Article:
Protein SUMOylation is massively increased in hibernation torpor and is critical for the cytoprotection provided by ischemic preconditioning and hypothermia in SHSY5Y cells

Yang Ja Lee, Shin Ichi Miyake, Hideaki Wakita, David C. McMullen, Yoshiaki Azuma, Sungyoung Auh, John M. Hallenbeck

Research output: Contribution to journalArticle

144 Citations (Scopus)

Abstract

Hibernation torpor provides an excellent natural model of tolerance to profound reductions in blood flow to the brain and other organs. Here, we report that during torpor of 13-lined ground squirrels, massive SUMOylation occurs in the brain, liver, and kidney. The level of small ubiquitin-related modifier (SUMO) conjugation coincides with the expression level of Ubc9, the SUMO specific E2-conjugating enzyme. Hypothermia alone also increased SUMO conjugation, but not as markedly as hibernation torpor. Increased SUMO conjugation (induced by Ubc9 overexpression, ischemic preconditioning (PC)±hypothermia) was necessary and sufficient for tolerance of SHSY5Y neuroblastoma cells to oxygen/glucose deprivation (OGD) ('in vitro ischemia'); decreased SUMO conjugation (induced by a dominant-negative Ubc9) severely reduced tolerance to OGD in these cells. These data indicate that post-translational modification of proteins by SUMOylation is a prominent feature of hibernation torpor and is critical for cytoprotection by ischemic PC±hypothermia in SHSY5Y cells subjected to OGD.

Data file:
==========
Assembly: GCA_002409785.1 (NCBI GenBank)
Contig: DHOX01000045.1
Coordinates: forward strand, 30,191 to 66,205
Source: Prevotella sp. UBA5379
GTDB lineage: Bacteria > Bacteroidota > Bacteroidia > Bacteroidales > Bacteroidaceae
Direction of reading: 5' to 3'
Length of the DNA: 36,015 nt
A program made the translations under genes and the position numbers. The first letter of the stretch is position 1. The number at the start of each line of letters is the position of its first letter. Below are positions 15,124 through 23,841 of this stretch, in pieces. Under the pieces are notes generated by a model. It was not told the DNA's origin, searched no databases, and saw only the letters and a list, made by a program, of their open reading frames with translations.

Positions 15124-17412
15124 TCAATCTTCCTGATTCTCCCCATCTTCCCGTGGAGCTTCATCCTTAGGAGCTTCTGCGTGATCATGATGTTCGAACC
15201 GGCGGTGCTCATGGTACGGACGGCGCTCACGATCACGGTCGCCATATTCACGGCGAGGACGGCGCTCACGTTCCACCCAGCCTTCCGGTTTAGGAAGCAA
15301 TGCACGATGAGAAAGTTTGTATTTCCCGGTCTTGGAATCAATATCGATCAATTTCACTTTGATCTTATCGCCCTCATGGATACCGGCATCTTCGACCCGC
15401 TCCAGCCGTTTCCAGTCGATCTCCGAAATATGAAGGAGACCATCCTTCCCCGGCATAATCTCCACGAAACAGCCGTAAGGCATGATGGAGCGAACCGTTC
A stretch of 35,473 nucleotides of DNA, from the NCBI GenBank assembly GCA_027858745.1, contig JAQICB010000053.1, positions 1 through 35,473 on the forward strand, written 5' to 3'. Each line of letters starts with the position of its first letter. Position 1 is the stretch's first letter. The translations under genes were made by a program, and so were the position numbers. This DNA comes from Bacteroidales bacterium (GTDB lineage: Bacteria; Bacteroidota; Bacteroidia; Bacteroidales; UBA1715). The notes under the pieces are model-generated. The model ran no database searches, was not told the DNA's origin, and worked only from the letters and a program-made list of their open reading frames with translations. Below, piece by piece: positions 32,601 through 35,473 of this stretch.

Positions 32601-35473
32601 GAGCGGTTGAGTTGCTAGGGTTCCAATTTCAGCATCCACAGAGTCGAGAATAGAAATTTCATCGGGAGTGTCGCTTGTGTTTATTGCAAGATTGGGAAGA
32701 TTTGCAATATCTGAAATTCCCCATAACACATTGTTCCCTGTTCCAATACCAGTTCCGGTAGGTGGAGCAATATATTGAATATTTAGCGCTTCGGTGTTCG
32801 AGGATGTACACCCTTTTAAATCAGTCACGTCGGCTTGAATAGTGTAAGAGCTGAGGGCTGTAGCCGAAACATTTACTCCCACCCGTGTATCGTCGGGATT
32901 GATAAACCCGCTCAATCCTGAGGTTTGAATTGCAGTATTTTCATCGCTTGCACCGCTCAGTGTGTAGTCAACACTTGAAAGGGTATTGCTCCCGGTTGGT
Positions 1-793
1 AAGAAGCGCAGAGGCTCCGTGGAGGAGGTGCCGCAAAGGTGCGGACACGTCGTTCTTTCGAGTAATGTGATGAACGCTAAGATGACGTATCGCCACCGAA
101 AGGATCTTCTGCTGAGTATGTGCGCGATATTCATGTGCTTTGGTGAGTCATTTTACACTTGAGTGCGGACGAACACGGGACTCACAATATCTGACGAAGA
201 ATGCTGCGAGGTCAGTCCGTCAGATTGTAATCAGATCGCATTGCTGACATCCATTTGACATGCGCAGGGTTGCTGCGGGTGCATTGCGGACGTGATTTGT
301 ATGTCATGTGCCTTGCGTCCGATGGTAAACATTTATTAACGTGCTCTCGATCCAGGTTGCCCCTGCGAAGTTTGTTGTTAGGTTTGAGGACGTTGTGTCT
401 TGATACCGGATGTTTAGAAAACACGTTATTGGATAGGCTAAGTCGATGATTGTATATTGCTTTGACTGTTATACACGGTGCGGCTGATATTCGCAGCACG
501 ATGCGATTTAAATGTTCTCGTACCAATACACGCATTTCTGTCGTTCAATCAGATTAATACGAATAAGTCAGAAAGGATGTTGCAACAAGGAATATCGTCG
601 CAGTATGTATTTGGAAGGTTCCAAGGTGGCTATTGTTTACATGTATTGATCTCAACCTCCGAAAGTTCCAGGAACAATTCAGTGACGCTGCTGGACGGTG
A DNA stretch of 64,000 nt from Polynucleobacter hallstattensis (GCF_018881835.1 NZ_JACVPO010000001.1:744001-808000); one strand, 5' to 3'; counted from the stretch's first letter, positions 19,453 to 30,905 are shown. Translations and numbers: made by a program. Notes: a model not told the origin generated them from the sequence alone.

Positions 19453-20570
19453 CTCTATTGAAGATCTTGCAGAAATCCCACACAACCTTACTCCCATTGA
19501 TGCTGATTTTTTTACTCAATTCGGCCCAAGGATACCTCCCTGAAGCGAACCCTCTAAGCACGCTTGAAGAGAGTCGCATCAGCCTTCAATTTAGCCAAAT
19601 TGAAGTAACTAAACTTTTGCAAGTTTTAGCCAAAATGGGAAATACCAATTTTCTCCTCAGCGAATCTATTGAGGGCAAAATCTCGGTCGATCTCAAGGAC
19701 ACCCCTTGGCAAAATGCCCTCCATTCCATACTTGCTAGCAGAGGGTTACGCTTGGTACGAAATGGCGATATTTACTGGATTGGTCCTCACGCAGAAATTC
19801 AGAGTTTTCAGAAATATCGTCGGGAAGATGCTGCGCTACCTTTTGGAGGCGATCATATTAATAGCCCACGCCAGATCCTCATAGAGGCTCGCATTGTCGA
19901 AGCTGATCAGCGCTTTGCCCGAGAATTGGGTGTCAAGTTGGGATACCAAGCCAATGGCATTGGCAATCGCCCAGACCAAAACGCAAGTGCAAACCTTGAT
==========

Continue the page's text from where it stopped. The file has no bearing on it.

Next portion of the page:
Original languageEnglish
Pages (from-to)950-962
Number of pages13
JournalJournal of Cerebral Blood Flow and Metabolism
Volume27
Issue number5
DOIs
Publication statusPublished - 16-05-2007
Externally publishedYes

All Science Journal Classification (ASJC) codes

  • Neurology
  • Clinical Neurology
  • Cardiology and Cardiovascular Medicine

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